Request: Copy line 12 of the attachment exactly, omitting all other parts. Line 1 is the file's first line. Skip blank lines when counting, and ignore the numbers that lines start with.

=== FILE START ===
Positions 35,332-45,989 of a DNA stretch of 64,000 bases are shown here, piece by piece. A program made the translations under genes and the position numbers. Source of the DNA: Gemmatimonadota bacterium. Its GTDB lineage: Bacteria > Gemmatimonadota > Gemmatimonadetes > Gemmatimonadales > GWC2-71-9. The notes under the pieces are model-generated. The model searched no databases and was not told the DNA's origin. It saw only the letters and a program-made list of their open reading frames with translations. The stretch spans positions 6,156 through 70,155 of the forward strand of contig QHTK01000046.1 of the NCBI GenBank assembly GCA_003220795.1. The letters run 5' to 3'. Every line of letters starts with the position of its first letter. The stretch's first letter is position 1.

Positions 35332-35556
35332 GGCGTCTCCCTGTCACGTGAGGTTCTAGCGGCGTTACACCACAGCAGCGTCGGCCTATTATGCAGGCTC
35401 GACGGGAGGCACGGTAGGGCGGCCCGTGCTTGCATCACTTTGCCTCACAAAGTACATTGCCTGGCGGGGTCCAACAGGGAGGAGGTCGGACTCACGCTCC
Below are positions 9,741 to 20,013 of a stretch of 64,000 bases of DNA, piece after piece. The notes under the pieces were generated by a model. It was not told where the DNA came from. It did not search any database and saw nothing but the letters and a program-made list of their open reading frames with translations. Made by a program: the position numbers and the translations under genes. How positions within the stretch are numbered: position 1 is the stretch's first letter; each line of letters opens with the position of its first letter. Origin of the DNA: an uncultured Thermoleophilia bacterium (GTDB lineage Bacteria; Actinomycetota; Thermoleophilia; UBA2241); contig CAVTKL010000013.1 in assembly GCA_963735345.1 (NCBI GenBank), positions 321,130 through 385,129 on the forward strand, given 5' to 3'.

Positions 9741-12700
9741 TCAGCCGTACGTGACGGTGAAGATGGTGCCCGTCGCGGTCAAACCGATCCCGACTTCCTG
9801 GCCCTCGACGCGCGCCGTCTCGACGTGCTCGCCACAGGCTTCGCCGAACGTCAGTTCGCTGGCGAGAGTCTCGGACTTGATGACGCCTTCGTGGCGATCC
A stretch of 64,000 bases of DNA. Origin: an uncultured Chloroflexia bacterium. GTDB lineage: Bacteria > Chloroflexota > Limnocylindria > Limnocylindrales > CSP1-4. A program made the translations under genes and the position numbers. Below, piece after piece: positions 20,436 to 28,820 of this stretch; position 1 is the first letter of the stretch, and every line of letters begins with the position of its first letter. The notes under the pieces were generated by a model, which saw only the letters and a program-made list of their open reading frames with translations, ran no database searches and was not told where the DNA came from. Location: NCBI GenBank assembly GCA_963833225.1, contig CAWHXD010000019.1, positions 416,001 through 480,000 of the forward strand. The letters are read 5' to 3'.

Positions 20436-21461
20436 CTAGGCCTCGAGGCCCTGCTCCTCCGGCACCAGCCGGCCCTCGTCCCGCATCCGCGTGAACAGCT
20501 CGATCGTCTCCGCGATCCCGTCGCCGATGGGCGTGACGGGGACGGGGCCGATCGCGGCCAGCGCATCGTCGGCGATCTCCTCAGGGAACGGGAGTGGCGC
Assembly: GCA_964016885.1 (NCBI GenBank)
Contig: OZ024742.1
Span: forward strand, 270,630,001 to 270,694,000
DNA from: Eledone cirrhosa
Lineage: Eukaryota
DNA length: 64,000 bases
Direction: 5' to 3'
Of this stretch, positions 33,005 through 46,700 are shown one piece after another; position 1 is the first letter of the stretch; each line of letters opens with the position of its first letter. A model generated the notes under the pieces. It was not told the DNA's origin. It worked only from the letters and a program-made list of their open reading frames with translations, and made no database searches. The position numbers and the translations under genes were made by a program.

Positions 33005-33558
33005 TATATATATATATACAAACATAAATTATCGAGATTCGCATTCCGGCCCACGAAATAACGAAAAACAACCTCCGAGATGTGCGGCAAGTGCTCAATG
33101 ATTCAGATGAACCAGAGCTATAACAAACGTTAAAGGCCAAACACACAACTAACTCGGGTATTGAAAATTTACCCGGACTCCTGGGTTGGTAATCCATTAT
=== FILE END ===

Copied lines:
20501 CGATCGTCTCCGCGATCCCGTCGCCGATGGGCGTGACGGGGACGGGGCCGATCGCGGCCAGCGCATCGTCGGCGATCTCCTCAGGGAACGGGAGTGGCGC